The economy collapsed in 2008 in part under the weight of trading algorithms that were neither well thought out nor well analyzed. The recession left many of these smart people without work on Wall Street, but it also, Steiner suggests, made them rethink their way of life. And so began something of a quant diaspora. These algorithm-obsessed types showed up at Zynga to coax people into playing games longer online, and at One Kings Lane to get people to buy more throw pillows. (While reading this section of the book, I was surprised to find the text aligning so closely with a story I wrote for this magazine last year called “This Tech Bubble Is Different.” Even my feeble, human brain could spot the borrowed quotations and language. Steiner gives little credit in this edition but plans to amend the electronic version of the book and future printings to cite my reporting.)

It’s not just the technology industry, though, that is benefiting from quants seeking new lines of work. Steiner points to people who have developed algorithms that can predict which movies will end up as summer blockbusters and how much money they will gross. There are algorithms for picking music hits and even for writing symphonies with computers that fool trained ears into thinking a human composed them. Computers have also proven adept at spotting cancerous tumors, and with more accuracy than physicians earning $300,000 per year. Other machines can review legal documents more cheaply than Indian lawyers companies outsourced the work to. “Smart people assume that this creeping revolution of bot workers can’t touch them,” Steiner writes. “The notion is that algorithms can’t innovate, that a bot can’t create. We’re now learning, however, that these are dangerous assumptions.”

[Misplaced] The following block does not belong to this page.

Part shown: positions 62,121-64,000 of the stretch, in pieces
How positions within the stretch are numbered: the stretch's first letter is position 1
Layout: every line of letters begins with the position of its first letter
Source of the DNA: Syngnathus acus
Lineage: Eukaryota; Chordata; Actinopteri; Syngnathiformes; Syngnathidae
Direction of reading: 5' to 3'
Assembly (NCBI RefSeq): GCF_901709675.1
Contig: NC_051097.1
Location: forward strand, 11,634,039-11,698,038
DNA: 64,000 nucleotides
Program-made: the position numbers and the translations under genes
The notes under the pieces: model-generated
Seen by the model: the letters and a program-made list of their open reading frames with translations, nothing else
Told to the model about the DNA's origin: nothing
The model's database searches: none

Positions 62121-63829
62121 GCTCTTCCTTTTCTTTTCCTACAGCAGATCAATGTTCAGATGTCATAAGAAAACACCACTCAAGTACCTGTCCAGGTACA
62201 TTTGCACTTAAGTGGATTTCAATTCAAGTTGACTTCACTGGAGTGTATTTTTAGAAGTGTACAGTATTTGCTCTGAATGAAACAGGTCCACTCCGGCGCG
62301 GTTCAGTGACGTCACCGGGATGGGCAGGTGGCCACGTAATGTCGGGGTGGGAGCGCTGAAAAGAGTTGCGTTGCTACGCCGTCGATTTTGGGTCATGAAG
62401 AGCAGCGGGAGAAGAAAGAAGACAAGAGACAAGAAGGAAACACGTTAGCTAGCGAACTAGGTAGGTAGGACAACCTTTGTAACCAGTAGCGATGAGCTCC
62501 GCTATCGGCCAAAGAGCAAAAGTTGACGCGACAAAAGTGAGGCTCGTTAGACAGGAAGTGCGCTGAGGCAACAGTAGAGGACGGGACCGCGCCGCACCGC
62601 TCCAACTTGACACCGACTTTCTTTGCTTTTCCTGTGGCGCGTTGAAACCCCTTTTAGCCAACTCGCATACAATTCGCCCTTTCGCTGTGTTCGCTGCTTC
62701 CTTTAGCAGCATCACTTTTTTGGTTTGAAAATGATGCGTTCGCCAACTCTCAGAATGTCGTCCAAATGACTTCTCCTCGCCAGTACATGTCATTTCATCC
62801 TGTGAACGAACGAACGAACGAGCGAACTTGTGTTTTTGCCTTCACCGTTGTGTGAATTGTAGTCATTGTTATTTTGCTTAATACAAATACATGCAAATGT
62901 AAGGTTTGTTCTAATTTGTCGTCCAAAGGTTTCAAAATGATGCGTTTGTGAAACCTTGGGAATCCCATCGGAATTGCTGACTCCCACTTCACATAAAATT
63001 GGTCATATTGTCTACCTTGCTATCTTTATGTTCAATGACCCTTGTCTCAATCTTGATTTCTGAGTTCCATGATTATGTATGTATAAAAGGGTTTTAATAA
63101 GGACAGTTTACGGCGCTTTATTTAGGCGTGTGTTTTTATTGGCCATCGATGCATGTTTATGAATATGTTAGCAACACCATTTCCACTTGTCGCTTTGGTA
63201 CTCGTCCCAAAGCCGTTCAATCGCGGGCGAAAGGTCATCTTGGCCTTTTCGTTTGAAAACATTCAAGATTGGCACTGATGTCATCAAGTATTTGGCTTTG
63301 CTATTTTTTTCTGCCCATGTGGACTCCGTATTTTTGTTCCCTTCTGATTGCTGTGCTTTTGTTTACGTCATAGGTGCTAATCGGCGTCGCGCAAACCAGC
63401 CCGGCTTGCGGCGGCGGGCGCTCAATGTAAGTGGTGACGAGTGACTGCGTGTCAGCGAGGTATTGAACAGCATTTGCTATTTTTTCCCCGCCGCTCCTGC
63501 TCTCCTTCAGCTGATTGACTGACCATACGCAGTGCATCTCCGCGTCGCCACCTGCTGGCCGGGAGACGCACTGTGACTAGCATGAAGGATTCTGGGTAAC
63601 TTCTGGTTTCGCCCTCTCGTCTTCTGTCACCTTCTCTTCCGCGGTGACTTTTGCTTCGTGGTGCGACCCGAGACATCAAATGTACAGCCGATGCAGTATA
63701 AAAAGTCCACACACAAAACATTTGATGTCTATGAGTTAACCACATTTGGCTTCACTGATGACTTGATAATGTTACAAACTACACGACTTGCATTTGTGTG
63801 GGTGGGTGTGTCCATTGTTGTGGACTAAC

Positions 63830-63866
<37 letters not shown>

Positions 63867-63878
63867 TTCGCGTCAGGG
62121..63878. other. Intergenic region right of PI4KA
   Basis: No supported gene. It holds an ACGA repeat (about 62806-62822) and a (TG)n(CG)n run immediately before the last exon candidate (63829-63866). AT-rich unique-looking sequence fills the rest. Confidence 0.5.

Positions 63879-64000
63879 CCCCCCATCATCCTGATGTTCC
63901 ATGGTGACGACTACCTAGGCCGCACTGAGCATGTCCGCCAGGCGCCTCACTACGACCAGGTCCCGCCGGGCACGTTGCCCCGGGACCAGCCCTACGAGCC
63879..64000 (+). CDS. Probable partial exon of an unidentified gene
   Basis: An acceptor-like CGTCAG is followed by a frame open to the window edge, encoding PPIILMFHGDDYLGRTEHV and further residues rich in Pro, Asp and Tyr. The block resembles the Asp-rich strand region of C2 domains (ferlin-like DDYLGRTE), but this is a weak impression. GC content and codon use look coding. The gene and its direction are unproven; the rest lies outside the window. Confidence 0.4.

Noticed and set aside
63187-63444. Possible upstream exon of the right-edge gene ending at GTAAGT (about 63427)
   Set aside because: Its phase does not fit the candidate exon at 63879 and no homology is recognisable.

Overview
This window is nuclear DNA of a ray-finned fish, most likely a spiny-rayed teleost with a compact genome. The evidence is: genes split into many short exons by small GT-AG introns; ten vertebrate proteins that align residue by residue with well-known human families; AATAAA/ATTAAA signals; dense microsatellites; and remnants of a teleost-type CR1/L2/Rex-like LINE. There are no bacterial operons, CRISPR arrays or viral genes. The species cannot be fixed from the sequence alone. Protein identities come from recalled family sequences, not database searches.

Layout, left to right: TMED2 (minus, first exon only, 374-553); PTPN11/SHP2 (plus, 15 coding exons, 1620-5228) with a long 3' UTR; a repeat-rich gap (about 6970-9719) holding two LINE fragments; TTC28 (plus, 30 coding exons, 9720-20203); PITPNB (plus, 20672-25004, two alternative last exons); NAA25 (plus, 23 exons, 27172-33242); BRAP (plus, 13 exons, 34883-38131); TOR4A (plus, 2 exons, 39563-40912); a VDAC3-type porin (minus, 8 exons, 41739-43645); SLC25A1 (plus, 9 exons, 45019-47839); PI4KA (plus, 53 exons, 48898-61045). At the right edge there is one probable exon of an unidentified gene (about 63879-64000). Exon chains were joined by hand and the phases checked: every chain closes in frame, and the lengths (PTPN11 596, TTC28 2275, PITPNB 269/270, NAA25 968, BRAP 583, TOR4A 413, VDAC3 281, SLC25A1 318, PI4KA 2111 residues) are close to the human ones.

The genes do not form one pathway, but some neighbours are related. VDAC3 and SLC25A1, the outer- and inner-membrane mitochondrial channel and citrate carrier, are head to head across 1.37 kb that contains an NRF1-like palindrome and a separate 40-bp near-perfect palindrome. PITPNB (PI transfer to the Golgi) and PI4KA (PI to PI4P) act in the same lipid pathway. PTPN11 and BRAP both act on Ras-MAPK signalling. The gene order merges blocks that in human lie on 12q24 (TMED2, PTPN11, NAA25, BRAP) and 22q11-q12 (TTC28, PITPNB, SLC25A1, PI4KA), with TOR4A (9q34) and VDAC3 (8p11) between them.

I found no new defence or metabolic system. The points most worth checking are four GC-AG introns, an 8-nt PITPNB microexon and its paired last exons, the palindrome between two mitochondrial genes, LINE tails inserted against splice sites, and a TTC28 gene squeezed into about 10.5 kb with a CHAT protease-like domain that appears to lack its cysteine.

Steiner goes on to tell us that algorithms will basically control our entire lives, even telling us whom we can marry. There’s no doubt that this is the era of the algorithm, as software and big data transform industries well outside of Wall Street and Silicon Valley. But Steiner is blind to the bright side of this revolution. He does not visit the farms in the Midwest that are now buying algorithm-based crop insurance, nor does he talk to the drivers who, using the car service Uber’s algorithm-based reservation system, make more money than they ever have. In these cases, algorithms have created new jobs or made an old job better. Meanwhile, sites like LinkedIn and Facebook use algorithms to help us find better jobs and stay in touch with friends. Entire industries are arising on the back of these automated systems that study our DNA, spending patterns, and exercise habits.

Instead, the book spends the vast majority of its time on Wall Street’s algorithm obsession, while mostly providing eye-candy examples elsewhere that are then turned into horrific harbingers of mass unemployment. Steiner’s book could have used a true main character, and it should have given the algorithms the complexity and nuance they deserve.